03.31.2010 0

Financial “Reform” Fails to Address Root Causes of Crisis: Fannie, Freddie, the Fed, and Congress

  • On: 04/08/2010 09:38:10
  • In: Economy
  • By Bill Wilson

    Correction: AIG did not insure, and credit ratings agencies did not examine Fannie Mae and Freddie Mac mortgage-backed securities with the same scrutiny as other securities, as was previously reported.  Instead, Fannie and Freddie MBS were given AAA ratings on the basis of their implicit government backing, and AIG only insured private non-Freddie and Freddie MBS, according to sources familiar with the mortgage industry.  Taxpayers, as it turns out, were ultimately Fannie and Freddie’s MBS insurance. 

    As the Senate begins debate on Senator Chris Dodd’s (D-CT) financial “reform” bill, what is missing from the bill is nearly as bad as what it contains.

    First, a brief examination of some of its key provisions is obliged: as reported by NPLC.org, it creates a Financial Stability Oversight Council to put into receivership — i.e. take over — any financial institution it deems “too risky”; it puts the Federal Reserve in charge of a Consumer Financial Protection Bureau with sweeping powers to regulate any institution with a portfolio exceeding $10 billion; it creates a permanent revolving $50 billion bailout fund; and “[u]pon a consensus by the Fed, the Treasury Department and Federal Deposit Insurance Corporation (FDIC), unstable institutions would be turned over to the FDIC.”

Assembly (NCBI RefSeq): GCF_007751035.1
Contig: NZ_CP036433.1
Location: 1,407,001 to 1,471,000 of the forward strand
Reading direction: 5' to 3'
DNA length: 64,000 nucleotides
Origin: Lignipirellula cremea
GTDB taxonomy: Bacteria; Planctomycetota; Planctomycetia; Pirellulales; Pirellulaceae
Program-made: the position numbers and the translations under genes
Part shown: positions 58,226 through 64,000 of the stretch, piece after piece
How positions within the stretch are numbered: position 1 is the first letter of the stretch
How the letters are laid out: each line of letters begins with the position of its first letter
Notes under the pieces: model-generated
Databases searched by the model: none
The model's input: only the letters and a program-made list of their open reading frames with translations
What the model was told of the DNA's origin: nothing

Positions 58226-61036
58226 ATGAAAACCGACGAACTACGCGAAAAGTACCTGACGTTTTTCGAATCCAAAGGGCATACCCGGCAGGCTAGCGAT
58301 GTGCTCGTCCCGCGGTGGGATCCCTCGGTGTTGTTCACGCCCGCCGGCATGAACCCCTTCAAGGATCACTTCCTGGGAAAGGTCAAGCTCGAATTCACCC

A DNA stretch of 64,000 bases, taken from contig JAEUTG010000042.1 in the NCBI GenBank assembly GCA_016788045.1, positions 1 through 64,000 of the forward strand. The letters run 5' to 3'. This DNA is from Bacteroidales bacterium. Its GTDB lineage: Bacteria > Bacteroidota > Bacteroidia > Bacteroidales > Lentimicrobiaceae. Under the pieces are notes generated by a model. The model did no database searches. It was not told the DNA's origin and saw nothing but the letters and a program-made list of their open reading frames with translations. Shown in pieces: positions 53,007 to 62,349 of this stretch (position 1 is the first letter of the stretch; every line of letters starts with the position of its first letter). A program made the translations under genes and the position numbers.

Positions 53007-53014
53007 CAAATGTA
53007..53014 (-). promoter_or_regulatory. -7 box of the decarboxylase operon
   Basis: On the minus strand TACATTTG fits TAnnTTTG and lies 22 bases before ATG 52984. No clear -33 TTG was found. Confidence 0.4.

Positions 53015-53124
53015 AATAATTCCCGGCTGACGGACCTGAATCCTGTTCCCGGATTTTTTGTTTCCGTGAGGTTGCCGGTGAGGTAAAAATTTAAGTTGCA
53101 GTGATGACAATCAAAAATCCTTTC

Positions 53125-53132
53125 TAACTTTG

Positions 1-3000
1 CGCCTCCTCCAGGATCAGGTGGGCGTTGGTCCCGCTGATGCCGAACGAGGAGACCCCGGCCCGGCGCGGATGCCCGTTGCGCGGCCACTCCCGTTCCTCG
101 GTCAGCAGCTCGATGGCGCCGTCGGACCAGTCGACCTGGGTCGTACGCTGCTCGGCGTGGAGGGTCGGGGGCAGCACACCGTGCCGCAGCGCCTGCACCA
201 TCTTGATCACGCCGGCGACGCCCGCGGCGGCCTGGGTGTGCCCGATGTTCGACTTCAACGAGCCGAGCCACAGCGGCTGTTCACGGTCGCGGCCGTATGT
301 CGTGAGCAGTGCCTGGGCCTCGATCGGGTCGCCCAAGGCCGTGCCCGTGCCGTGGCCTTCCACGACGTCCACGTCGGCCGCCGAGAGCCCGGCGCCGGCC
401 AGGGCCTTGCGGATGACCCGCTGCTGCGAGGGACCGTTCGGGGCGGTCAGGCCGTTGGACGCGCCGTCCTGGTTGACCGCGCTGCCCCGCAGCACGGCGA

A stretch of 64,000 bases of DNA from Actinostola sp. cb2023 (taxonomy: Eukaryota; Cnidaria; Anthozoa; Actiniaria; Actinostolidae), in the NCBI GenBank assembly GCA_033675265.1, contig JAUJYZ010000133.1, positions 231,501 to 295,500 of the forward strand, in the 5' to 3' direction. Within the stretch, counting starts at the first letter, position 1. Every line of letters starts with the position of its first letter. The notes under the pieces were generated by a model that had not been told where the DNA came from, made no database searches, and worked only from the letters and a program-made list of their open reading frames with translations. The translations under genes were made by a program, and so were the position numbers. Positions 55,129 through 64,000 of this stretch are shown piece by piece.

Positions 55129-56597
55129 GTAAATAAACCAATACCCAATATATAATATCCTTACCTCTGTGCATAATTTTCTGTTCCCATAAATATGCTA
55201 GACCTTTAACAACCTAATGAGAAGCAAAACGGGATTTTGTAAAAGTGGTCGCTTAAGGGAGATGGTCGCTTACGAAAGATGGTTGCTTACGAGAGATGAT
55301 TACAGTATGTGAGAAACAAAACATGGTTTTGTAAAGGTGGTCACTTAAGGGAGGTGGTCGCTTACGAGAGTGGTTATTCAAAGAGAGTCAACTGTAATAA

In short, the legislation is an extensive takeover of the nation’s entire financial system; a classic case of the “cure” being worse than the disease. Namely, because it fails to address the root causes of the financial collapse of 2007 and 2008. Instead, it barely treats the symptoms of the problems — all of which government created.

    For example, the bill neither repeals the Community Reinvestment Act nor the Clinton-era regulations that executed it forcing banks to offer mortgages to lower-income Americans. This essential weakening of credit was hailed at the time by then-HUD Director Andrew Cuomo as an end to “discrimination in lending,” but we now know was one of the principal causes of Americans receiving mortgages they could never afford.

    Last year alone, there were 3.9 million foreclosure filings, as reported by Business Week, surpassing 2008’s 3.2 million foreclosures. And the pain is hardly over yet. RealtyTrac Senior Vice President Rick Sharga and Trulia CEO Pete Flint forecast as many as 4 million foreclosures in 2010.

    In the meantime, since the crisis began, all of government’s energies have been spent attempting to “loosen” credit: the Federal Funds Rate that banks borrow from one another is at 0 to 0.25 percent and the Federal Reserve has more than doubled the money supply since 2007.